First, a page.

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Before reading this section, please read (1) the section titled “ODDS-ON Investing™ Overview” (to understand the investment philosophy), and (2) the section titled “The 2nd Most Powerful Formula in Finance” (to understand Enterprise Value and the PEG ratio).

The terms Active Trader, Investor and Mutual Fund Investor are used as follows:

  • Active Trader: Someone who trades stocks with a time horizon as short as two months, BUT, not a day-trader, who trades stocks minute by minute. The Active Trader monitors stocks daily and tries to identify stocks where the stock price is well below Enterprise Value due to some aberration such as adverse reaction to an announcement. The Active Trader will buy and sell based on Market Buy and Sell Disciplines described above.
  • Investor: Someone who invests in individual stocks or ETFs with a time horizon of two years. This individual monitors stocks daily, but is focused on the relationship between stock price and Enterprise Value—both on the buy and sell side. If a stock runs up above the Enterprise Value as discussed below in a time period less than two years, s/he will take profits. The Investor will buy and sell based on Market Buy and Sell Disciplines described above.
  • Mutual Fund Investor:
    • Someone who does not want to invest the time or resources to invest in individual stocks; or,
    • Someone who invests part of his portfolio in stock mutual funds as well as individual stocks; or
    • Someone who invests using a 401k, 403b or similar fund which only has mutual funds as investment alternatives; or
    • Someone who is newer to stock investing and is still learning or deciding whether to begin investing in individual stocks.

The Mutual Fund Investor will likely NOT WANT TO buy and sell his mutual fund holdings based on Market Buy and Sell Disciplines described above, BUT s/he may want to stop putting cash into stock mutual funds when the market is signaling a “Sell”.

The market is a living organism. It is the sum of the actions of many individuals all of whom are constantly learning and changing behavior to different stimuli. As a result, over time, Buy and Sell Disciplines on individual stocks—and on the market—will evolve, i.e. continuous improvement of disciplines is a necessity. However, I expect that the best disciplines will always be primarily based on assessing (1) the price of a stock versus its Enterprise Value (Cash Value), and (2) the price action of a stock based upon market Supply & Demand. See The 2nd Most Powerful Formula in Finance page of this website.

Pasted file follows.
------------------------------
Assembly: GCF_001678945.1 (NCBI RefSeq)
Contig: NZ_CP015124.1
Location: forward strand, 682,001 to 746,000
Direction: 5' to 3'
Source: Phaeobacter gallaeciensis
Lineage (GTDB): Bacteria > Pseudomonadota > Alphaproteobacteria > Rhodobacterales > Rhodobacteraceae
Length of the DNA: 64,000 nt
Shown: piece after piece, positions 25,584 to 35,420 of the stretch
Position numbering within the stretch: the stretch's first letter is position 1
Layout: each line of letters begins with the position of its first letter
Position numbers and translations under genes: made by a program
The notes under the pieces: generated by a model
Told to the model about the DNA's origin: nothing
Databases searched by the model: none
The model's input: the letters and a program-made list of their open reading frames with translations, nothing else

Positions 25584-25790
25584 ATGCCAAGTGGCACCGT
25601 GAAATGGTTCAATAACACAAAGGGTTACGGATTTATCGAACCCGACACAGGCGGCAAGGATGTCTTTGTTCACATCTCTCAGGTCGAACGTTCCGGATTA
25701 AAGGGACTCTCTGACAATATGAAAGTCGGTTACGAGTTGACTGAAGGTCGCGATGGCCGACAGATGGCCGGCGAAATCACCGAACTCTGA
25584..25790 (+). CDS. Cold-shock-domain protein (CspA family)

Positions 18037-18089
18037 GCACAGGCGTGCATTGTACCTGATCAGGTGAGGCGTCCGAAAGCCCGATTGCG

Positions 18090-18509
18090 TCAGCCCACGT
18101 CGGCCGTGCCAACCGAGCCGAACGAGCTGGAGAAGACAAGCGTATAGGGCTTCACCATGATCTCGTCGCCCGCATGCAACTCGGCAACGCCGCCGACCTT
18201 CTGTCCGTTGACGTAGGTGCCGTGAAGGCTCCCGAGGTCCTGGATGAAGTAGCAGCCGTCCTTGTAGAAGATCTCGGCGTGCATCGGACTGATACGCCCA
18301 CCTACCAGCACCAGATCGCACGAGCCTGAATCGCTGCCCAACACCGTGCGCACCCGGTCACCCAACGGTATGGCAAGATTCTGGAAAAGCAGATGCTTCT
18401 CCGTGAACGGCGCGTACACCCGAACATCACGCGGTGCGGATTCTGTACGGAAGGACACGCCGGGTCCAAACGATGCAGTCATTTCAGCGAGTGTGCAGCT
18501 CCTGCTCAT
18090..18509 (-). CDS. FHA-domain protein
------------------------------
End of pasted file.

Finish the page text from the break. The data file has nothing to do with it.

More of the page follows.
Most of these disciplines can also be applied to sector Exchange Traded Funds (ETFs).


Individual Stock Buy and Sell Disciplines:

  1. Constantly remind yourself:
    • My goal is to put cash in my pocket,
      not to own a stock or stocks.
      Common Sense, Warren Buffett and Benjamin Graham.
    • I will NOT get greedy. My benchmark is an 11 percent per annum return. My goal is to do better.

  2. Know the Market Direction and use it. See Market Buy and Sell Disciplines in the above section.
  3. Understand the source of Stock Price movement and the relationship of Stock Price to Enterprise Value and to Supply & Demand as explained by The 2nd Most Powerful Formula in Finance. See The 2nd Most Powerful Formula in Finance section of this website and my books, Rich Shareowner, Poor Shareowner™ (Revised) and Money Ain’t Free.
  4. Using your broker’s website and www.investors.com, screen for stocks that have a price/earnings to growth (PEG) ratio less than one AND a debt to capital ratio less than 25 percent. Also look for growth rates projected to be above 25%. These criteria are a proxy for determining that the current stock price is below the Enterprise Value. Create a Buy Watch List using these stocks.
  5. Look for stocks trading above $10-$15 and above 100,000 shares a day. Look for ETFs to trade above 200,000 shares a day. This provides sufficient liquidity for institutional investors to become buyers.
  6. Using Investor’s Business Daily technical analysis, buy stocks from the BUY Watch List when technical analysis indicates that institutional investors are buying.
  7. Diversify: Do not invest more than 5 to 10 percent of a portfolio in any one stock. Let profits run on an individual stock, consistent with the other buy and sell disciplines, but don’t let a stock take too large a share of the portfolio.
  8. Limit Individual Stock Losses: Sell when a stock declines 7-8 percent below your purchase price. (Remember that it takes a 100% gain to recover a 50% loss.). Be prepared to sell if market declines take your stocks through their 50-day moving average.
  9. Limit Losses due to the Market: Watch the market direction and reduce investments when the market trend is down. Investors Business Daily is an excellent source of overall market direction. Read Stock Trader’s Almanac for excellent insight on daily, monthly and seasonal patterns.
  10. Take Profits: While the market is constantly changing, take gains, or at least some gain, when a stock gets about 20 percent above the 50-day moving average and is hitting new highs on below average volume, or when it is getting to a PEG ratio of about 1.2 (20 percent above its Enterprise Value).
  11. Sell when:
    1. Technical data indicates that institutions are beginning to sell, or are not supporting them as they reach for new highs;
    2. The stock price declines to 7-8 percent below your purchase price; or
    3. The overall market trend is down and you stocks are falling through individual sell signals.
    4. Do not buy when the market has a sell signal on.

For me, the most accessible, cost effective data for technical analysis of individual stocks is Investors Business Daily (www.investors.com).

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